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Posted by Nate Leskovic on Mar 31, 2016 12:58 PM EDT
6f067015fcfe71c26f5f06b99a3c547a-huge-54Last week, you read about the experiences of medical and pharmacy students who applied for this year's Match. Here on Progress Notes, we've covered The Match for many years, and we've seen that many factors go into students' choices for where they'd like to match. Here's a list of ten of the most common factors Progress Notes contributors say that they looked for in a residency.
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Posted by Sonya Collins on Mar 22, 2016 1:08 PM EDT
9056132d346281d43d79c387bfde678b-huge-chIt's Match Day! One of the most important days in the lives of soon-to-be doctors and pharmacists, they'll learn which residency program they “matched” into and whether the Match will lead them to a clinic down the street or a hospital across the country. Match Day is the culmination of an entire season of applications and interviews. This week on the blog, read about the experiences of some class of 2016 doctors and pharmacists who will be matching today.

By Michael Chen

Interview season was fantastic. Before my fourth year of medical school, I had always heard of the “Great Fourth Year” filled with time off to relax and maybe even pick up a new hobby. While that part of my year has been much needed, going on interviews has been one of my favorite parts of this final year.

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Posted by Sonya Collins on Mar 18, 2016 12:07 PM EDT
ed5f8c97ccae371a0db18677a53d27f9-huge-kaBy Katie Daniels

Pharmacy residency is becoming an increasingly desirable career path for graduating pharmacists. It offers the opportunity to build on clinical knowledge and skills during an additional one to two years of training in a hospital setting. Much like the residencies of our physician counterparts, pharmacy residencies involve a series of rotations in different clinical settings, which may include critical care, cardiology, pediatrics, oncology, primary care, and others, depending on the resident’s interests and the program’s requirements. Responsibilities of pharmacy residents also often include staffing, research, teaching, projects, and precepting pharmacy students. Going into pharmacy residency is not for everyone, but it does provide alternative career paths for pharmacists interested in clinical care. It can also offer a competitive edge in the job market. more...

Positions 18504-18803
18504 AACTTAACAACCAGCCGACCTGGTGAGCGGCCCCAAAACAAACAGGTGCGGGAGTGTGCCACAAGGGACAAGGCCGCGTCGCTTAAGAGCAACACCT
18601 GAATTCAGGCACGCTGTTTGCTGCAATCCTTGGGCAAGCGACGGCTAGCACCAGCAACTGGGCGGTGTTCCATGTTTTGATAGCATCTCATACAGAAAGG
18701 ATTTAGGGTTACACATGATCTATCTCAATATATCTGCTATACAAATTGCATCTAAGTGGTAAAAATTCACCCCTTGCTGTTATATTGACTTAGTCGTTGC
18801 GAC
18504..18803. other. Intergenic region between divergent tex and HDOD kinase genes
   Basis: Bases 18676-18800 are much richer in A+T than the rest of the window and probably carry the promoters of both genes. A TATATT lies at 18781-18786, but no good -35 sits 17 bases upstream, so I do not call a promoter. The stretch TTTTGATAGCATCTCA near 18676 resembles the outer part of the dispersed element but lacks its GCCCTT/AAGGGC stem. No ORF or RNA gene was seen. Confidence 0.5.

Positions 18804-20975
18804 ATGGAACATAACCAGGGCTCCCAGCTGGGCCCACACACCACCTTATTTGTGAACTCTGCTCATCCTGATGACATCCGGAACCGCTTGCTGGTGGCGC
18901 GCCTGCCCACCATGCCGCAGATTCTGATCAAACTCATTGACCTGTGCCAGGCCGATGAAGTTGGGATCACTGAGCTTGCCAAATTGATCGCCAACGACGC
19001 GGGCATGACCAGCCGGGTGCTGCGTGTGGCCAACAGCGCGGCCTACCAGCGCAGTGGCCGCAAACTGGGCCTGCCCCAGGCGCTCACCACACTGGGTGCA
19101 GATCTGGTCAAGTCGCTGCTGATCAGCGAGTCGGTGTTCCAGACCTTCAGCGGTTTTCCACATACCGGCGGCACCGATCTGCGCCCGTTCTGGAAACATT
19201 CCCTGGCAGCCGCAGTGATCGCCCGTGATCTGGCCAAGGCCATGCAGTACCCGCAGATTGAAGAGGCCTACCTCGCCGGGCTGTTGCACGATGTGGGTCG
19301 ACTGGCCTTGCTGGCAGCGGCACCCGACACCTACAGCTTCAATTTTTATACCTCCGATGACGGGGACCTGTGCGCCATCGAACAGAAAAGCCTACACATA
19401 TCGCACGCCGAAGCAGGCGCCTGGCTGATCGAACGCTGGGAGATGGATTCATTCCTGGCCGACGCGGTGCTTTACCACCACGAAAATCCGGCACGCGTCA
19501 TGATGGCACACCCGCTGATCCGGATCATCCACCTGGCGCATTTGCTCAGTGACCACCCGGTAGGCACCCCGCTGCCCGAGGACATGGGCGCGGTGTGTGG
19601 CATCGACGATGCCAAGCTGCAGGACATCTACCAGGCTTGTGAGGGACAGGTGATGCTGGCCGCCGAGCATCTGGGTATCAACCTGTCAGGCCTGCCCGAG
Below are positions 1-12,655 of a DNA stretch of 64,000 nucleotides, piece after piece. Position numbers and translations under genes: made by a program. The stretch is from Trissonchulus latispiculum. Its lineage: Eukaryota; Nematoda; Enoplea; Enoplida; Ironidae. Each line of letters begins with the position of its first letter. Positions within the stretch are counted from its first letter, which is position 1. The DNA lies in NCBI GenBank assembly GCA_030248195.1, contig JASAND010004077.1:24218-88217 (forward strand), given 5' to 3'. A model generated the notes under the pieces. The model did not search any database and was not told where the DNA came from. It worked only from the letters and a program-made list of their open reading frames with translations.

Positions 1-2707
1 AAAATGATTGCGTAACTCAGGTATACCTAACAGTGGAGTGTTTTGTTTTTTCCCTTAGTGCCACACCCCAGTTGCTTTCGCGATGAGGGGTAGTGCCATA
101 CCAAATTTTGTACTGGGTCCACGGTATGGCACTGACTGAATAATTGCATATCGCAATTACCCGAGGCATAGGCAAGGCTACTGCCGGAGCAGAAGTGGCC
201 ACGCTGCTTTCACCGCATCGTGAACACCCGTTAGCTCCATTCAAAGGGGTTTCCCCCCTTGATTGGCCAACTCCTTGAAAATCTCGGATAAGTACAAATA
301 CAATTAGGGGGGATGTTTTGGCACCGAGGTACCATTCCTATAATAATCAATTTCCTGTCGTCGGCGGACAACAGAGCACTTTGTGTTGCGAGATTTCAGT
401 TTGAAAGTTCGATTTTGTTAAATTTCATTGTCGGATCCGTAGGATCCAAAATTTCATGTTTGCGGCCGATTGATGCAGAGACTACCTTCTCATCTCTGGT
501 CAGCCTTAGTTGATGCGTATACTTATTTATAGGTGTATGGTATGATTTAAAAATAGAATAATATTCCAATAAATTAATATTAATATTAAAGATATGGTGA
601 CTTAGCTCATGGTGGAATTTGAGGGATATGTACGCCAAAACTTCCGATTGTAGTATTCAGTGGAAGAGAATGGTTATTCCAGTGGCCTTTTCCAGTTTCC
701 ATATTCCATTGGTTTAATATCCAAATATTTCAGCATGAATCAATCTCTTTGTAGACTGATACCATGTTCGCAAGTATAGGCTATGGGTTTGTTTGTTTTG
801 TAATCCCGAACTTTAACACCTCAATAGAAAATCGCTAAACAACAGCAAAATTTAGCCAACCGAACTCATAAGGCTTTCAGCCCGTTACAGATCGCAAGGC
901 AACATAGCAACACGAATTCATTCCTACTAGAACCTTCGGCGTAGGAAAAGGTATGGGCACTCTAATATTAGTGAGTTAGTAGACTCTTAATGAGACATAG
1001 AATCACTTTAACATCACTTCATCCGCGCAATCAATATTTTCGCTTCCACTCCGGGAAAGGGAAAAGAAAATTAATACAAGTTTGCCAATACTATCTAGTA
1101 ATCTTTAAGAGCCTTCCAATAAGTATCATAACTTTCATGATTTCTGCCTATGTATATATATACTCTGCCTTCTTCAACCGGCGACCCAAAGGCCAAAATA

Posted by Sonya Collins on Mar 17, 2016 11:10 AM EDT
3a6e82129a1c059884070025b4c9320d-huge-98This Friday, March 18, is Match Day for soon-to-be docs and pharmacists. One of the most important days in the lives of these health care professionals, they'll learn which residency program they “matched” into and whether the Match will lead them to a clinic down the street or a hospital across the country. Match Day is the culmination of an entire season of applications and interviews. This week on the blog, read about the experiences of some class of 2016 doctors and pharmacists who will be matching this Friday.


By Diana Wohler

There are over 400 family medicine residency training programs in the United States, which is absolutely exhilarating (so many possibilities!) and daunting (so MANY possibilities). To tackle this, my husband and I first made some strategic geographical decisions – key for anyone entering the couples match. As my husband is from the Midwest and my family lives in southern New England, we narrowed down our potential programs to those two areas. 
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Posted by Sonya Collins on Mar 16, 2016 11:04 AM EDT
dbac56b594c8c78953086b6688ee60d5-huge-brThis Friday, March 18, is Match Day for soon-to-be docs and pharmacists. One of the most important days in the lives of these health care professionals, they'll learn which residency program they “matched” into and whether the Match will lead them to a clinic down the street or a hospital across the country. Match Day is the culmination of an entire season of applications and interviews. This week on the blog, read about the experiences of some class of 2016 doctors and pharmacists who will be matching this Friday.

By Isha Marina Di Bartolo

“What are your values?” During a presentation about the interview process and how to select a residency program, our dean’s call to think about our values left me thinking about what was important to me in the face of all the decisions I would be making over the next few months.

I began the application process knowing only that I wanted to apply in internal medicine. I had just finished a sub-internship in medicine at St. Raphael’s Hospital, which I began full of trepidation. I was certain that I would somehow disappoint my residents and attendings, by stuttering through a presentation at rounds, forgetting an important element of the abdominal exam for an ascitic patient or just generally messing up due to my ignorance or ineptitude. Only some of these fears came true, and overall, I left the rotation feeling ready for my formal residency training. I felt sure that internal medicine was right for me. I didn’t mind the four-hour rounds; I loved the holistic approach to the patient; and I enjoyed collaborating on interdisciplinary teams.
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Posted by Sonya Collins on Mar 15, 2016 10:23 AM EDT